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A Place By The Sea

Magnificent! The glazing on this side of the mansion extended one hundred fifty feet, the full length of the building. Across the house, another glass wall faced the ocean. Montgomery Reap stood in front of the enormous window and gazed down at the city he ruled. He’d chosen the highest ground, the only place suitable. Away from the rabble and the filth. And the other thing. I’ve accomplished two things at once.

The old men at the gates babbled about the fable. Leviathan. Thresher of kingdoms. Removes the dross from the land. It always sought the ocean, crossing it and resting another thousand years. Why hadn’t it come? The signs had appeared. The debates raged amongst the elderly and feeble-minded.

Even if it exists, it will skirt my mountain. History will count me blessed, and not cursed. Unassailable. He let out a deep breath.

Montgomery ruminated over the favour he’d received, how worthy, to rise to this position, now reflected in a home approaching the glory of his name. The palace itself pales in comparison. They’ll be so envious when they visit! He smiled and puffed out his chest.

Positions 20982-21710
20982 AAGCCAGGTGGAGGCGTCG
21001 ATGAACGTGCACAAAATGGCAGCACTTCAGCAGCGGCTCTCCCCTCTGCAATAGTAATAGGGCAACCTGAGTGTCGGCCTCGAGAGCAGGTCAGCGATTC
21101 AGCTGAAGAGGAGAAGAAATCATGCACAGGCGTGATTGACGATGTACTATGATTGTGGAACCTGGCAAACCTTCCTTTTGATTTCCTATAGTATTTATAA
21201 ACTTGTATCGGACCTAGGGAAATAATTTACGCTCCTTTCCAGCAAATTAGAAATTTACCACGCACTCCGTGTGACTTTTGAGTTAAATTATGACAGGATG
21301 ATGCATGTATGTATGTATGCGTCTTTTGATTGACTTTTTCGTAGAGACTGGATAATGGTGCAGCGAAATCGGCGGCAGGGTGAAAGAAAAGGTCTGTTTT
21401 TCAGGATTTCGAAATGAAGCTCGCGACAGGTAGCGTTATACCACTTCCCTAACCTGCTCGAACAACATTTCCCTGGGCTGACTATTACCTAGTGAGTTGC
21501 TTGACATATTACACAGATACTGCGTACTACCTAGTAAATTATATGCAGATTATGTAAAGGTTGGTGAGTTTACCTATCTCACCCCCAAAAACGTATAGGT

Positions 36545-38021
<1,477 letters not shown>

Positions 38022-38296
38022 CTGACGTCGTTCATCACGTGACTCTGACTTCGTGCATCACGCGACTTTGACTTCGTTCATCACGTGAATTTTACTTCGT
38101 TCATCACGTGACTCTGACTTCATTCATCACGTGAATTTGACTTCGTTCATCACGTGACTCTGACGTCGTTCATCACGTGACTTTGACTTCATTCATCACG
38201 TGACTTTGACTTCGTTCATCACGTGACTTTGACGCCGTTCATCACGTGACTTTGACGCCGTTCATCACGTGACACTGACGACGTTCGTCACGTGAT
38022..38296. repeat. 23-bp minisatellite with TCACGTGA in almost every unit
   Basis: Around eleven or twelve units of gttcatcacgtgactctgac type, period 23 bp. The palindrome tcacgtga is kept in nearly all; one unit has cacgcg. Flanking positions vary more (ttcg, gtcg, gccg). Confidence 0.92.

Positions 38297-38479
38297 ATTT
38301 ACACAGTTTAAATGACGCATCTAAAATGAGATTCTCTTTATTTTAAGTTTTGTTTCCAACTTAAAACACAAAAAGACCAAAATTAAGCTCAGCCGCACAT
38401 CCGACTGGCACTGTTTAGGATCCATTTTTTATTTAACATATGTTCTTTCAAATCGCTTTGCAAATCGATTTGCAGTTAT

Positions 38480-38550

The workers walked away across his front yard, their wheelbarrows and equipment clattering. They’d finished the landscaping, their last task. Shoulders slumped, dragging their feet. The foreman cast a sidelong glance at him, met his eyes, and snapped his gaze towards the ground just ahead of him, like the others. Montgomery stared daggers into the man, daring him to look back. They should count their blessings. To have been selected to complete my home! 

The bedrock destroyed 3 diamond drills when they dug the footings on the crest of the hill. Unusual, even for granite. He’d determined to make up for the lost time and spent most days standing over their shoulders. Work proceeded either not fast enough or not precise enough, and he’d lost his voice.

“Hamish!” Montgomery coughed.

The servant brought him some water mixed with honey. Lines on Hamish’s forehead looked etched in stone. Beads of sweat covered his pallid face. His left eye squinted through a slit, engulfed by a purple welt.

Montgomery gulped down the liquid and waved him away without looking.